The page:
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Originally posted by katharine kanter

We read:  « Dire à quelqu'un qu'il est trop gros, ou qu'il ne travaille pas assez, c'est lui rendre service. »  « Telling someone he’s too stout, or that he doesn’t work enough, is doing him a favour”

Well, it might not be arrant cruelty, were he indeed too stout, or lazy.  The number of stout, or lazy men and women in the professional ballet world today, would not, I suspect, people a telephone booth.  


Sounds rather like the justification for burning witches at the stake. The witch was supposed to be grateful for release!:rolleyes:

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Here's a link to Sylvie Guillem's interview:


and a link to Dominique Frétard's article:


Frankly, I find some of Sylvie Guillem's replies not very clear (especially the quote at the end about the young Royal Ballet dancer with a broken metatarsal signing a release of liability (I'm not sure it's the right term because she wanted to continue dancing. It is followed by "qu'on arrête de me faire rire!" , i.e. "please stop making me laugh", but it's really hard to know what makes her laugh, and if she's criticizing the attitude of that dancer -probably not-, or the Royal Ballet's attitude, or something else...)

and her attitude a bit cynical. But perhaps the interview was too short to really say something interesting... I wonder what someone like Aurélie Dupont- who has been absent from the stage for monthes because of a serious injury, and might not come back before the next season- would have repllied to such questions!

Dominique Frétard's article is a bit weird. And some of the things she say seem unexact- for example do people really still put some raw meat in their point shoes?

:confused: And it somewhat seems that that topic is merely a way for her to criticize the "artificiality" of ballet in general (she seldom writes about ballet, and is far more interested in contemporary dance).

I think that the short interview of Philippe Sereni, the physical therapist of the company, at the end of the interview is interesting. And he insists on the fact that some of the health problems come from bad teaching methods and an incorrect knowledge of anatomy, and could be avoided. I think that a distinction should be made (and it isn't really made in the article) between "minor" physical problems which go away quickly, and serious ones which need to be treated and might endanger the dancer's health and career. Many dancers seem a bit too likely to ignore their injuries and to keep on dancing at any cost, and it can sadly lead to very bad results...

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Well, I have to say Miss Guillem is right about gymnastics. As I have already said I'm a former figure skater. I attented the french equivalent for the Children's Professional School in New York and some of the girls were doing gymnastics. One day, in grade 2 (7 years old) their coach got furious with them, and had them doing the uneven bars without their hands-protective equipements. The poor girls couln't write anymore and things like that were happening all the time . The coach has later been dismissed from his coaching position of the national team, and they closed the training center and opened a new one in Marseille with some new coaches, but nothing has really changed there. Even in the POB school kids aren't treated like they are in gymnastics. And for those who are sucessful, most of the time, they're finished about 18 because of injuries or/and puberty. I hope that can help to explain Miss Guillem's words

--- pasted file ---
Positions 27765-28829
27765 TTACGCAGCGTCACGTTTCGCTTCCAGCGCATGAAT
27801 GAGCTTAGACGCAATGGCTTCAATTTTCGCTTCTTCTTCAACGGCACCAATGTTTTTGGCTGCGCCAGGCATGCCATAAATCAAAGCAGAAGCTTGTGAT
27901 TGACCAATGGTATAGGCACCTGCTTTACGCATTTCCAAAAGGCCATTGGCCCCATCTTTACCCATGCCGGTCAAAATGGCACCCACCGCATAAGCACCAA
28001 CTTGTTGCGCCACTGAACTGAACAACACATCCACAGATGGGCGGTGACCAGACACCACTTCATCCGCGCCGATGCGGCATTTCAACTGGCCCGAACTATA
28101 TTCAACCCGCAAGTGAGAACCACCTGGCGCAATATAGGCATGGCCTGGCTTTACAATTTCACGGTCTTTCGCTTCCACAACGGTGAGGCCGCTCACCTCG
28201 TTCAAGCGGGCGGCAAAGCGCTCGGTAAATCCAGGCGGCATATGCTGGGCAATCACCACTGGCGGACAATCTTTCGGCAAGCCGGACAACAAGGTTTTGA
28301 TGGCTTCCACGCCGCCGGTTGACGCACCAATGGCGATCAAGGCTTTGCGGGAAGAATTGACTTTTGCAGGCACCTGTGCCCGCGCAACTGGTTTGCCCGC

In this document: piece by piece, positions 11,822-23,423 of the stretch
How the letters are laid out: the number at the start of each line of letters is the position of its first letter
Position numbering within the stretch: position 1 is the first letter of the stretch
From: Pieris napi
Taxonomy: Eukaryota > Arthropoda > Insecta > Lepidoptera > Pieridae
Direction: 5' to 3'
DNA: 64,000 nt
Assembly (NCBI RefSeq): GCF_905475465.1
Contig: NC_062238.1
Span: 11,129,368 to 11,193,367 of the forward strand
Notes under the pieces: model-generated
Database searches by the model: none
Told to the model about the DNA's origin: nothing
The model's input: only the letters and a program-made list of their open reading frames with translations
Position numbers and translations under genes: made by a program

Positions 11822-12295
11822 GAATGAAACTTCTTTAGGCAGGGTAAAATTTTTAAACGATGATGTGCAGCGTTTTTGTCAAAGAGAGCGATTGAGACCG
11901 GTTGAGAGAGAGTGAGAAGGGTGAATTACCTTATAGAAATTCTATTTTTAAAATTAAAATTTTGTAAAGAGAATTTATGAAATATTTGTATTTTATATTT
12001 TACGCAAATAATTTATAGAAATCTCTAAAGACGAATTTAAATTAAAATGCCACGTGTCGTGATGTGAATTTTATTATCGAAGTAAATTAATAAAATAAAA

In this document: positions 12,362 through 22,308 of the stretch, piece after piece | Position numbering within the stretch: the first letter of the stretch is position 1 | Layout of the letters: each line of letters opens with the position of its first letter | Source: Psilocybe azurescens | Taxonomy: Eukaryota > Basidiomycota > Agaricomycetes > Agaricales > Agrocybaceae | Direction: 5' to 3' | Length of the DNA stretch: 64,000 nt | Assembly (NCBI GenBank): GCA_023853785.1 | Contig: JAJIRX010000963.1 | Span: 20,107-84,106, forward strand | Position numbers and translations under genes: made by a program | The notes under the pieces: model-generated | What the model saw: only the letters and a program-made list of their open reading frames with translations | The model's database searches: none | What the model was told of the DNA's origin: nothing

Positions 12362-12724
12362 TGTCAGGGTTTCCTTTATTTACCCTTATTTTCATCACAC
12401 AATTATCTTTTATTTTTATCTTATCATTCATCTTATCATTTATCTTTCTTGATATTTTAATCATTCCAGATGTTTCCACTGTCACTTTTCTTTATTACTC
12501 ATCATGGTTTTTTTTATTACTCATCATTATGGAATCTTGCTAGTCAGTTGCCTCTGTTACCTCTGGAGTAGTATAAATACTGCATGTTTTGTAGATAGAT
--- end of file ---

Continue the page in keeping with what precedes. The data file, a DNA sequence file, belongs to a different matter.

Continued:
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Thanks for the explanation, cygneblanc! That sounds really frightening. Do you think it's a general problem with gymnastics, or only in some countries/ schools? Well, of course from that point of view life is much easier for the dance students... but it doesn't mean that it's easy and that "tout va bien pour le meilleur des mondes"...

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No Estelle, of course, life of ballet students and especially in France POB'ones is very, very difficult !

For gymnastics (and figure skating also) it is a general problem, but it is aggravated in some countries like Romania, Russia, and China. The romanian coach, Octavian Belu, has recently been accusated of both moral and physical harassments by some retired gymnasts, including some world champions and olympic medalists, especially after the death of 12 girl Alexandra Hucci (she officially died of an inborn heart disease, but the results of the autopsy are being kept secret). Another romanian girl died after her coach hit her. In the USA, Bella's Karoly's (former coach of Nadia Commanecci, who deserted Romania in the early 1980's and then had a very sucessful career in the States where he trained among many others 1984 all around olympic gold medalist Mary-Lou Retton, 1991 all around world champion Kim Zmeskal, Dominique Moceanu and Kerry Strug, members of the 1996 team who got a gold medal at the Atlanta Games) methods of training, were discussed during the 1996 olympic games, and in France methods of training were critized during the Elodie Lussac's case (what I found hypocritical in her father's saying is that actually he was a french national coach when she got injured and he coached her during most of her career.